5. Greetverb

    to come upon, or meet, as with something that makes the heart glad

  6. Greetverb

    to accost; to address

  7. Greetverb

    to meet and give salutations

  8. Greetnoun


  9. Etymology: [OE. greten, AS. grtan, grtan; akin to Icel. grta, Sw. grta, Dan. grde, Goth. grctan; cf. Skr. hrd to sound, roar. 50.]

Chambers 20th Century Dictionary

  1. Greet

    grēt, v.t. to salute or address with kind wishes: to send kind wishes to: to congratulate.—v.i. to meet and salute:—pr.p. greet′ing; pa.p. greet′ed.n. Greet′ing, expression of kindness or joy: salutation. [A.S. grétan, to go to meet; Dut. groeten, Ger. grüssen, to salute.]

  2. Greet

    grēt, v.i. (Spens.) to cry, weep.—adj. Greet′ing, mournful.—n. weeping. [A.S. grǽtan; Goth. gretan.]

Editors Contribution

  1. greet

    To receive with respect and friendship

    They always greet each other and we can see the respect and friendship.

    Submitted by MaryC on March 20, 2020  

Surnames Frequency by Census Records

  1. GREET

    According to the U.S. Census Bureau, Greet is ranked #118185 in terms of the most common surnames in America.

    The Greet surname appeared 147 times in the 2010 census and if you were to sample 100,000 people in the United States, approximately 0 would have the surname Greet.

    91.1% or 134 total occurrences were White.
    5.4% or 8 total occurrences were Black.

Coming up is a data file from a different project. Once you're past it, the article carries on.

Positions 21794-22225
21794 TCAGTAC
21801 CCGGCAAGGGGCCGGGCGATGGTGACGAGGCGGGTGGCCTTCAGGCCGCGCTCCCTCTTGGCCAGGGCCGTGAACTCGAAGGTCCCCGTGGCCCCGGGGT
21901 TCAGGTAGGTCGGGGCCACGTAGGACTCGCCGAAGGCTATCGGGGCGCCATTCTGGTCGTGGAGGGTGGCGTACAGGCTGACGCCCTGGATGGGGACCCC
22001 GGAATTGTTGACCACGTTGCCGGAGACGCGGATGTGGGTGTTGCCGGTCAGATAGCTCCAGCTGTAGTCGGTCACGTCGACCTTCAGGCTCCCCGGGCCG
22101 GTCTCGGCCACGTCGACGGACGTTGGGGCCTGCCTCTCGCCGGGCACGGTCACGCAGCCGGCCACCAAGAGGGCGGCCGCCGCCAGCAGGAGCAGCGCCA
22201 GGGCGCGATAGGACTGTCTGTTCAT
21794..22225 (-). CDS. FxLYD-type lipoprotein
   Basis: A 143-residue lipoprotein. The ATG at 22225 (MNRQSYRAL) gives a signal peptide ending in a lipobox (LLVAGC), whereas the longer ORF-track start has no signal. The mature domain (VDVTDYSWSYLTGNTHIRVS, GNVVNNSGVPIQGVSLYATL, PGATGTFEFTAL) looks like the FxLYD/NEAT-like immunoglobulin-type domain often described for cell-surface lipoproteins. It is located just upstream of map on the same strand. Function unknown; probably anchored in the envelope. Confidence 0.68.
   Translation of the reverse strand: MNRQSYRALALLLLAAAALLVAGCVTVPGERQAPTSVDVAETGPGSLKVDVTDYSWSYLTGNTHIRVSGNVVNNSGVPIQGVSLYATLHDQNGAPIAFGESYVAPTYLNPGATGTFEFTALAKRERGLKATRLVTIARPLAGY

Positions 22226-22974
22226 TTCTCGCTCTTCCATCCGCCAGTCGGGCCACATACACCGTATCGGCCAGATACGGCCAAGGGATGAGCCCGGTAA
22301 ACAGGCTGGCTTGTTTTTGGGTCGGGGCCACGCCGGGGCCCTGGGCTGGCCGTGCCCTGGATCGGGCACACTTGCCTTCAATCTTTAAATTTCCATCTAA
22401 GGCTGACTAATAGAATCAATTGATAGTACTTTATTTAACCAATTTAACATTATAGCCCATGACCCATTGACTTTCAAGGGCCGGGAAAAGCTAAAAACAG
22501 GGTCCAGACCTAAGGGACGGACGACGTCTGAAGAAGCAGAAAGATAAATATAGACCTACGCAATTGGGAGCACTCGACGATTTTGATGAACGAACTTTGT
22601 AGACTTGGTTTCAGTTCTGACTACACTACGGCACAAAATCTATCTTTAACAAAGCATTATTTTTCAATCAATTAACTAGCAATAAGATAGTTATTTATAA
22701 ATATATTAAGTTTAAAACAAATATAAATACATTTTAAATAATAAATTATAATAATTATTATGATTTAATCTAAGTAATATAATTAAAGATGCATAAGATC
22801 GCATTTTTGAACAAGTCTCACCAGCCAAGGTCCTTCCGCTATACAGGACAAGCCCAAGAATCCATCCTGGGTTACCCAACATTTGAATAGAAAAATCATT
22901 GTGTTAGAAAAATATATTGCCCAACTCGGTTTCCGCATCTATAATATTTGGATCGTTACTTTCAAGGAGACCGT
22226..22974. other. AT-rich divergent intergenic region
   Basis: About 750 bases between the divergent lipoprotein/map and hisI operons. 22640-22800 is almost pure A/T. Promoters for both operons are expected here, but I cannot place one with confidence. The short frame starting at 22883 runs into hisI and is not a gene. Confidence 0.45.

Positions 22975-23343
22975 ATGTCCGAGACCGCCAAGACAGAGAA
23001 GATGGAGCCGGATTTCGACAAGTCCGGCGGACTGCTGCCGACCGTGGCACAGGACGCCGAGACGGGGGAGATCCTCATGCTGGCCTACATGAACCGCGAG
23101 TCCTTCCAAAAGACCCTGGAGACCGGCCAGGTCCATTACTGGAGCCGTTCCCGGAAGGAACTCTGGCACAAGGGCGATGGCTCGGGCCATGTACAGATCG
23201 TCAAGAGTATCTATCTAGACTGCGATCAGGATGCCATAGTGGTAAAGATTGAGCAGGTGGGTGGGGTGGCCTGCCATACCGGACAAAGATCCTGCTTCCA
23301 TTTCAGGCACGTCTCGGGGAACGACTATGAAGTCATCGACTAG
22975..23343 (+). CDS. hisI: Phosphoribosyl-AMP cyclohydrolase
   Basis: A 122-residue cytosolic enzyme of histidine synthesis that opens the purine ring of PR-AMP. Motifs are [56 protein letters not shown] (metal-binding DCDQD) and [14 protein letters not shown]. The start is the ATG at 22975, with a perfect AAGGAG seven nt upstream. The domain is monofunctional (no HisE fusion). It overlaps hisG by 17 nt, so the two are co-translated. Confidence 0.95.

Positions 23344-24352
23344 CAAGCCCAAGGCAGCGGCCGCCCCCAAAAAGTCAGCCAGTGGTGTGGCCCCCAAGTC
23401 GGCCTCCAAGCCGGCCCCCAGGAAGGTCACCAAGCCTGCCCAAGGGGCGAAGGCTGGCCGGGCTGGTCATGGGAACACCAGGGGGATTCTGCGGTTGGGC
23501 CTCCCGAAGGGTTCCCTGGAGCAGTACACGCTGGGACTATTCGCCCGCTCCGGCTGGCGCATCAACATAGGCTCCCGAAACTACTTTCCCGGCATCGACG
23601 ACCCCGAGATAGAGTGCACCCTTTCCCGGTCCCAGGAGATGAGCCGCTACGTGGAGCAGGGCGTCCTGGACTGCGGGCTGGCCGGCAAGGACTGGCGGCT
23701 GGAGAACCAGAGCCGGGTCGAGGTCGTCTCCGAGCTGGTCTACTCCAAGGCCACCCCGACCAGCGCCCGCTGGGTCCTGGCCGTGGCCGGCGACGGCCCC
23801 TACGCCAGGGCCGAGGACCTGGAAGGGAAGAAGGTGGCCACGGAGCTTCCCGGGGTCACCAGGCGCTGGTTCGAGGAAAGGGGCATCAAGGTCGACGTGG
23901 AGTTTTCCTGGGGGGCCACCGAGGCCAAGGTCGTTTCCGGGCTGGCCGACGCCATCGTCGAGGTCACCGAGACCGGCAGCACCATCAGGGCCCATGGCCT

Matched Categories

British National Corpus

  1. Verbs Frequency

    Rank popularity for the word 'greet' in Verbs Frequency: #682

Anagrams for greet »

  1. egret

  2. reget

How to pronounce greet?

How to say greet in sign language?


  1. Chaldean Numerology

    The numerical value of greet in Chaldean Numerology is: 1

  2. Pythagorean Numerology

    The numerical value of greet in Pythagorean Numerology is: 1

Examples of greet in a Sentence

  1. William H Gass:

    We have scarcely gotten home ... when our children's sneezes greet us, skinned knees bleed after waiting all day to do so. There is the bellyache and the burned-out basement bulb, the stalled car and the incontinent cat. The windows frost, the toilets sweat, the body of our spouse is one cold shoulder and the darkness of our bedroom is soon full of the fallen shadows of our failures.

  2. President Mandela:

    Comrades and fellow South Africans, I greet you all in the name of peace, democracy and freedom for all.

  3. Chris Van Hollen:

    She was tearing up and she asked for tissues before she went in [to greet her husband] and she needed them.

  4. Margo Mackay:

    The athletes are probably feeling homesick, stressed, regardless of whether you won or lost, what language you speak or what country you are from, the dogs will love you and greet you the same way.

  5. Rainer Maria Rilke:

    Love consists in this, that two solitudes protect and touch and greet each other.

Popularity rank by frequency of use


Translations for greet

From our Multilingual Translation Dictionary

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"greet." Definitions.net. STANDS4 LLC, 2023. Web. 29 Nov. 2023. <https://www.definitions.net/definition/greet>.

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    an embarrassing mistake
    • A. flub
    • B. abet
    • C. caddie
    • D. suffuse